Although day to day life would be similar there's just something about Europe that i can't get enough of, the way of life and the way everything is done just appeals to me a lot more than Australia. Agree with you definitely, i'm just hoping that i can match a career path that i think i will enjoy with something that can give me those opportunities to move to Europe, so two birds with one stone :)
 

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Thanks Bev, will have a look.



Although day to day life would be similar there's just something about Europe that i can't get enough of, the way of life and the way everything is done just appeals to me a lot more than Australia. Agree with you definitely, i'm just hoping that i can match a career path that i think i will enjoy with something that can give me those opportunities to move to Europe, so two birds with one stone :)
I know you said you wanted to make a permanent move, but I would recommend doing the WHV to start with because 1) it's an amazingly easy way to get the right to live in Europe 2) it's easier to find out expectations about higher education and make contacts for jobs when you're already there 3) it'd probably be helpful to get a better sense of what that "something about Europe" really is, because there are many nice things about Europe, but just about all of them come with tradeoffs.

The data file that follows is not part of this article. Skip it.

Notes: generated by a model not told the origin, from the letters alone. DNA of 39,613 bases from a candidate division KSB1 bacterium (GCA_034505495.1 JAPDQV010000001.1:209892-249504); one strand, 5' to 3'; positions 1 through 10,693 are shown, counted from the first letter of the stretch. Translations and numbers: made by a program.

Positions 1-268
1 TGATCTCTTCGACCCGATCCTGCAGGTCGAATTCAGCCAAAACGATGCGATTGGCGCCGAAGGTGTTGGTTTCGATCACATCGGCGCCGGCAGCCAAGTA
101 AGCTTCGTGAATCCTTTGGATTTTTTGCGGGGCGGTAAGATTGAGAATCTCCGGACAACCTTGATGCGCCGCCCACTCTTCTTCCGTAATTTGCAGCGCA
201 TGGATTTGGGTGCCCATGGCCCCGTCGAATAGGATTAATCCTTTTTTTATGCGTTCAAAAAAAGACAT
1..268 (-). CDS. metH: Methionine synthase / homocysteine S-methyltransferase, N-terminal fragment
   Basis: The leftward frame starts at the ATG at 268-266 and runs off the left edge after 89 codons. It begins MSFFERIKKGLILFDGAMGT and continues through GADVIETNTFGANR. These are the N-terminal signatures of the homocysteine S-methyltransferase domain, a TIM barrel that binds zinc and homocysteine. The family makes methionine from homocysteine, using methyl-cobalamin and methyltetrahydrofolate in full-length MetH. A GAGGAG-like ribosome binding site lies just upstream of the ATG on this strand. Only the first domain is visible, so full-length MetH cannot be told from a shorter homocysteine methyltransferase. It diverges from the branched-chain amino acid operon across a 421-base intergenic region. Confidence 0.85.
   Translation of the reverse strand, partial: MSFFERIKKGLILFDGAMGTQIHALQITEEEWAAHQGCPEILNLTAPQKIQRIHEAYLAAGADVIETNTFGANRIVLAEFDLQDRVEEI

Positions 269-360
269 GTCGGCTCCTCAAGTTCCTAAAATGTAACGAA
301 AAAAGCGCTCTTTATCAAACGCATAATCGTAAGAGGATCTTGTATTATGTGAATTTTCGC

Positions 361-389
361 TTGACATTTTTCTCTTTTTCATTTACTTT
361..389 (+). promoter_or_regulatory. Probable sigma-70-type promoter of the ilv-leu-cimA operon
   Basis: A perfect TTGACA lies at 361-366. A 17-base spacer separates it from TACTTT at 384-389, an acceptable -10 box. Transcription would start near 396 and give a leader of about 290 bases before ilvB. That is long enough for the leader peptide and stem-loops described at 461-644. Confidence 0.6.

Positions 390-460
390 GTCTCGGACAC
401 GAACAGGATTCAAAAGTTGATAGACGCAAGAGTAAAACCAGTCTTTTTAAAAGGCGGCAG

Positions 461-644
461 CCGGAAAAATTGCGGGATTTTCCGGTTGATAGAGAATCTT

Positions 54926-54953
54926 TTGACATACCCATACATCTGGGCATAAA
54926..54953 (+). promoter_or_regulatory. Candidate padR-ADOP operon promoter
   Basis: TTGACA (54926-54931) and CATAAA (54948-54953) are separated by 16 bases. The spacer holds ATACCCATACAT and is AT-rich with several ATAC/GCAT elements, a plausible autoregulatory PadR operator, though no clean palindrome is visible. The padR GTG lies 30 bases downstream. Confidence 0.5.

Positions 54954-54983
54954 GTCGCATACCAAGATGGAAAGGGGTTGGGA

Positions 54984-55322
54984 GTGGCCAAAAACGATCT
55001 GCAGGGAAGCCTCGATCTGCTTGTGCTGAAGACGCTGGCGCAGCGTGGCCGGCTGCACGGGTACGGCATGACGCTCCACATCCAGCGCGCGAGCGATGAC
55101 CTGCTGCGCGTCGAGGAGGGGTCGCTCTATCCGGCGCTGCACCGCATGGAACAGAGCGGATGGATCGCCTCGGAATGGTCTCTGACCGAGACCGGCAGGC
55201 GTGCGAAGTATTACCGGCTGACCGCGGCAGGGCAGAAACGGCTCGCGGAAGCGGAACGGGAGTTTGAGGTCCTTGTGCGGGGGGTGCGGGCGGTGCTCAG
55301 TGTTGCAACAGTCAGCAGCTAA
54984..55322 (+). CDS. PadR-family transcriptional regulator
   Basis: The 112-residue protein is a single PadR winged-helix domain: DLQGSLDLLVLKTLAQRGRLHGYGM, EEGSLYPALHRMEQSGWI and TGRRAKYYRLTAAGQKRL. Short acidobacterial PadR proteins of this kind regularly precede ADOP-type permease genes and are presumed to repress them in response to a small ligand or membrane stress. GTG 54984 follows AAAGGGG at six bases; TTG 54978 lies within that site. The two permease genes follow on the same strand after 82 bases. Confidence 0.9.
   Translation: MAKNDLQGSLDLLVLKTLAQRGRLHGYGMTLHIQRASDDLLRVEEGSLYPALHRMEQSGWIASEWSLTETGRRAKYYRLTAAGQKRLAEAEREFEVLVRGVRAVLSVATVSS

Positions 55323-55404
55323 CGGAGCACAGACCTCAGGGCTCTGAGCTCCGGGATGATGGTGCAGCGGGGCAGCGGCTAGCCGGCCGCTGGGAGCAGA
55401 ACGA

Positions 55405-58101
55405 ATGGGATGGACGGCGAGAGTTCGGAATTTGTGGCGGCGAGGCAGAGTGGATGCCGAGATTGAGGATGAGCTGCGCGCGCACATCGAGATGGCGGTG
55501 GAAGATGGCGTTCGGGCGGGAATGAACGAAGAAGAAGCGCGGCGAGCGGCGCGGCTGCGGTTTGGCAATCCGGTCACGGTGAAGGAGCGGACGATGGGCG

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Discussion Starter · #12 ·
I know you said you wanted to make a permanent move, but I would recommend doing the WHV to start with because 1) it's an amazingly easy way to get the right to live in Europe 2) it's easier to find out expectations about higher education and make contacts for jobs when you're already there 3) it'd probably be helpful to get a better sense of what that "something about Europe" really is, because there are many nice things about Europe, but just about all of them come with tradeoffs.
Good point dreamoutloud, ill have a bit of a look into it.
 

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You might want to choose a shorter way - try to get into the college in the college in the county you'd love to move to. This might improve your chances for getting a job and residency in your target country after graduation. Moreover, while studying in a new country, you'll be able to decide if you really want to stay there. Even if you decide that it was not worth it, you will have a quality European diploma and priceless intercultural experience.
 

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Thanks Bev, will have a look.